Hey, totally fair to say that Google needs to prove that their product actually works. But kinda obvious, too.
With rollback networking, there’s an assumption that someone is “local”. Who or what is local when you’re playing on the cloud? As far as I know, there’s no gaming logic going on when I play street fighter 87 on my toaster oven - I don’t have the CPU for local computations, and don’t need to.
But rollback networking looks like you’re doing the computations locally then correcting them…so I can’t see how you correct the lag from your machine (which is streaming video and sending inputs) to the cloud…
In rollback networking, game logic is allowed to proceed with just the inputs from the local player. If the remote inputs have not yet arrived when it’s time to execute a frame, the networking code will predict what it expects the remote players to do based on previously seen inputs. Since there’s no waiting, the game feels just as responsive as it does offline. When those inputs finally arrive over the network, they can be compared to the ones that were predicted earlier. If they differ, the game can be re-simulated from the point of divergence to the current visible frame.
Maybe it’s not? This is a thread about Stadia? Seems like asking why Hulu is better than Netflix.
As far as I can tell it is literally the Quakeworld clientside prediction stuff which is not exactly new tech.
I know it’s a thread about Stadia. My question was with regards to the perceived value of Stadia, next to it’s only real competitor.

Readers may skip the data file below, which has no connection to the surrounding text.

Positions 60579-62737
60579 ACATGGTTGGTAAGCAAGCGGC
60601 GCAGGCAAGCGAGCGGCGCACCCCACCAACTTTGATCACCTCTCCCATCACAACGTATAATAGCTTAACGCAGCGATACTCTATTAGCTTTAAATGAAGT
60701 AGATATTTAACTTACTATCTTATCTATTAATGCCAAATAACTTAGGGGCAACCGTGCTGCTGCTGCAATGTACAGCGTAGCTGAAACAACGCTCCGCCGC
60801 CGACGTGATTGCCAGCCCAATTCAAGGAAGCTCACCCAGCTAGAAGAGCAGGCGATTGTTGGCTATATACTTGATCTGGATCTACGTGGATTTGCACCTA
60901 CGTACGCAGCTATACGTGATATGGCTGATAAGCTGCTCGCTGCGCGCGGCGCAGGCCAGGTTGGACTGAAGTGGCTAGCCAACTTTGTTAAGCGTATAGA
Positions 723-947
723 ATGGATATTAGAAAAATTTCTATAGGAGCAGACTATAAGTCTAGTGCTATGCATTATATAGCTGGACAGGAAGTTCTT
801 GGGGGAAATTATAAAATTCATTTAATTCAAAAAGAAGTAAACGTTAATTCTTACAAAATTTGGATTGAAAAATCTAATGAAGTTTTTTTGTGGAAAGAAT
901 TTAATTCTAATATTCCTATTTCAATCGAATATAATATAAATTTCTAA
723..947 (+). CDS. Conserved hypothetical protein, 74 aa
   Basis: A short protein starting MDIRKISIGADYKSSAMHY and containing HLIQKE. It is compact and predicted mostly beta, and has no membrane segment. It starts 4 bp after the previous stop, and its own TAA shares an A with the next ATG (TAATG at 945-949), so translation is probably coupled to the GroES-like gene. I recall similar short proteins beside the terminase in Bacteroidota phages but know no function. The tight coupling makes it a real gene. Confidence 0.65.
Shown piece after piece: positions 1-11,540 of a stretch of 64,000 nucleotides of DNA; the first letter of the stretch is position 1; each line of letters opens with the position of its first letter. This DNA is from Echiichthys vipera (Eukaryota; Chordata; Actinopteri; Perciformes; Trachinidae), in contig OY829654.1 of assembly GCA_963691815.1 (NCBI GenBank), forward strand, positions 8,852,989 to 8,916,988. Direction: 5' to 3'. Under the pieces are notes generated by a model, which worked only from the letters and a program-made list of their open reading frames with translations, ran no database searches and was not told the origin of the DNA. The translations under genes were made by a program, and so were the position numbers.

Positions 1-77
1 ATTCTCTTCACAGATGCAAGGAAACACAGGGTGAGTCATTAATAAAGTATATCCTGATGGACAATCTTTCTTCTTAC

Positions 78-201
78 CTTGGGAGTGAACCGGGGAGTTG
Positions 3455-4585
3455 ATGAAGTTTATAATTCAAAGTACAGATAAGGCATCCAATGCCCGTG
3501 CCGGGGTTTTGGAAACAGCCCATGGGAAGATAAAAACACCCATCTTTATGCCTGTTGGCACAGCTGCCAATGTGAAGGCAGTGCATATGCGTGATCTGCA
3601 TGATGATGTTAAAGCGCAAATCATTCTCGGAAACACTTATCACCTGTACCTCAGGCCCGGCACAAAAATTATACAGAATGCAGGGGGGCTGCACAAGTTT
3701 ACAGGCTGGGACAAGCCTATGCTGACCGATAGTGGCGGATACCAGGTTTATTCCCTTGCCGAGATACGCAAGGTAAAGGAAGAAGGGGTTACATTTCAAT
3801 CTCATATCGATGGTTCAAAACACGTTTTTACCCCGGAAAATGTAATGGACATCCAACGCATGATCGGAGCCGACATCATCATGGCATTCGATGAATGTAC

Shadow? PS Now? GeForce Now?
Hard to compare Stadia and xCloud since neither of them are available to the public as of yet, unlike those three above.
Heck, pretty soon you won’t have to press any buttons at all, it’ll just hit all the ones you meant to hit!
This is true, but the trend in tech over the last couple of decades is to make it “good enough” such that even though it’s worse than what they have now, people will flock to it in the name of convenience. Convenience is the only thing that seems to matter to the bulk of consumers these days, and once they latch on to something “convenient” it’s not long before the old, better thing is out of business and no longer available to those who can tell the difference.
PS Now, as currently constituted (specifically in it’s streaming form), isn’t competing with anything, haha. Latency is terrible (especially during peak hours), and the game selection, while large, is not new games at or around release, like Stadia and xCloud are aiming for.
Shadow and GeForce Now I’m not familiar with, as one is in beta, and the other isn’t available in my country.
You have a client in quakeworld that you run locally. Stadia doesn’t run locally, it runs on the cloud. So you can’t reduce lag from stadia to your display/input device with this. You can only reduce your lag to another user in multiplayer games - at least as described. Maybe they are doing something more interesting…
No one knows what business model xCloud is aiming for at this point.
I was talking about rollback networking, which does seem very similar to clientside prediction.